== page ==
Sunday, July 20, 2008

One Whole and Perfect Day by Judith Clarke

This story starts out rather slow, first with a thorough description of the main character, Lily's, family. It then goes on to describe how Lily is "the sensible one in the family". She seems to be the only one who can be relied upon to take care of things around the house, get the groceries, and take care of meals, regardless of the fact that her mother is perfectly capable. But her mother is distracted and usually stressed by her work, and Lily knows that if she wants something done, she has to be the one to do it.
As the story moves along, we meet others who are in some way connected to Lily, who will be important to the story and its finale. These include Lily's sometimes-racist grandfather and her grandmother who speaks constantly to an old friend that she hasn't seen in decades. However, Nan speaks to this friend as though she was standing right next to her, all the time. We also meet Loni, Lily's ne'er-do-well brother, who was recently kicked out by their grandfather. This is actually a good thing, and Loni is trying to do well now that he is on his own. We meet college students who are friends of his, and then we meet their parents.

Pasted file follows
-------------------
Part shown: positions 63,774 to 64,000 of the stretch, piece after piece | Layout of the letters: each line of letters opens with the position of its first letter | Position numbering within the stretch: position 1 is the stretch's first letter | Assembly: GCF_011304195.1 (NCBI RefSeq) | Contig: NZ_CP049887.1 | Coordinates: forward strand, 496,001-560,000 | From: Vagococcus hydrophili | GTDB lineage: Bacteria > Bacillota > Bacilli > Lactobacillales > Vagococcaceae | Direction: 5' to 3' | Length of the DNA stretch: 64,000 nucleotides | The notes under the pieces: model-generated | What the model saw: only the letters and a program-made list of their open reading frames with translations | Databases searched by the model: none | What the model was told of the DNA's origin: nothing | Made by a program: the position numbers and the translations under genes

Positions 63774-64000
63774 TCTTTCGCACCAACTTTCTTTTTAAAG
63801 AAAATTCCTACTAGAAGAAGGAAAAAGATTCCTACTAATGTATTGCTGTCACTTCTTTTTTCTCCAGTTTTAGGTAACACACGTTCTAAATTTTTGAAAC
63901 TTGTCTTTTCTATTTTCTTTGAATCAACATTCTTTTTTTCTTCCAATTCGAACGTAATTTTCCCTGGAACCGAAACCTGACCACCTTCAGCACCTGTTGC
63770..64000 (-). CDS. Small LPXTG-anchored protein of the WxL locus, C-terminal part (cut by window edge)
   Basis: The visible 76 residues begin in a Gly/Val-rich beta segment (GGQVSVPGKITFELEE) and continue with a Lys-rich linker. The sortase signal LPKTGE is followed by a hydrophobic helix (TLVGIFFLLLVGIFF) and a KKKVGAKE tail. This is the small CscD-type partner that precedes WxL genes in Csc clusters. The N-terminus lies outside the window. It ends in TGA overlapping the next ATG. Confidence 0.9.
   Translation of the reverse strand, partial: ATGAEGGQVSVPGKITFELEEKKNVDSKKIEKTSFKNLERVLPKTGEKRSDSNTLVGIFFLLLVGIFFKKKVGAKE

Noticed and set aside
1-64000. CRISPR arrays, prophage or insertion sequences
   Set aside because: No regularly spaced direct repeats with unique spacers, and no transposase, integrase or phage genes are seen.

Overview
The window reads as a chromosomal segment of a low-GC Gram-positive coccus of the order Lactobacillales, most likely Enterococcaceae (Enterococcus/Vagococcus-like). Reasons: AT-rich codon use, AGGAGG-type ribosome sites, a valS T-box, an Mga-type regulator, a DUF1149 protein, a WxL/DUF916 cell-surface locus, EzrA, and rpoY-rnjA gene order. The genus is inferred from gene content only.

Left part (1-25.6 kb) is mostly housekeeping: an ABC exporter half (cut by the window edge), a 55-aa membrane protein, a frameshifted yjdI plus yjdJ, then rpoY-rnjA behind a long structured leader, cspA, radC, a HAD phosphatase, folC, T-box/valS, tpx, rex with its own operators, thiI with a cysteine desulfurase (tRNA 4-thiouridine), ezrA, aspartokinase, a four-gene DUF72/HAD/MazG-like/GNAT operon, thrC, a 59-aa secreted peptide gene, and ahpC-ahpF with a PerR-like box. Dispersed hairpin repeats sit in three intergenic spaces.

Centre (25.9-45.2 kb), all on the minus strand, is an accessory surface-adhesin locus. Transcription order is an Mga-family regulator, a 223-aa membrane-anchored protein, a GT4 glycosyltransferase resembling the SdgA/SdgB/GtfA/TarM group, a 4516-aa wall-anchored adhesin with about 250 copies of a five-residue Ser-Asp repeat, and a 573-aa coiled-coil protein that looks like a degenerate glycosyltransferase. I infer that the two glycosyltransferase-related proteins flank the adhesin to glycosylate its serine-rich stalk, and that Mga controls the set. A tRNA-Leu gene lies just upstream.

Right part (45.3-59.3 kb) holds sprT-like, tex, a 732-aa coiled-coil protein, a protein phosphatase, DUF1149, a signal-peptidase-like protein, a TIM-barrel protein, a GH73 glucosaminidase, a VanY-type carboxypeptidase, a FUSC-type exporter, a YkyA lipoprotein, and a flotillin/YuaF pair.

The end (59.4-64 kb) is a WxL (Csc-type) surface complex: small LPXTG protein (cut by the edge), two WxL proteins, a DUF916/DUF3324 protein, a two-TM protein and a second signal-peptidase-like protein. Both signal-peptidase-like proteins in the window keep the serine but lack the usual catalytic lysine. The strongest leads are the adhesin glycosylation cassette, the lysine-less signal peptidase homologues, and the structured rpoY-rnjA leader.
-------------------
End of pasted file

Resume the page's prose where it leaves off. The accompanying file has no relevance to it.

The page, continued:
All of these characters have important roles to play in the drama that unfolds around Lily's desire to have one whole and perfect day. She simply wants a day where her family behaves like a normal family, like they all get along and love each other. Because she knows that they love each other, it is simply difficult to get them all to behave. Lily focuses her sights on the birthday party that Nan is planning, wishing for that to be her perfect day.
This is a very enjoyable book, very satisfying in the way all of the pieces come together. The characters learn a lot about themselves and each other as the story moves along - they learn about racism and prejudice, responsibility, and even love. And Lily learns what it means to love your family for who they are, and that every day can be that day she is striving for.

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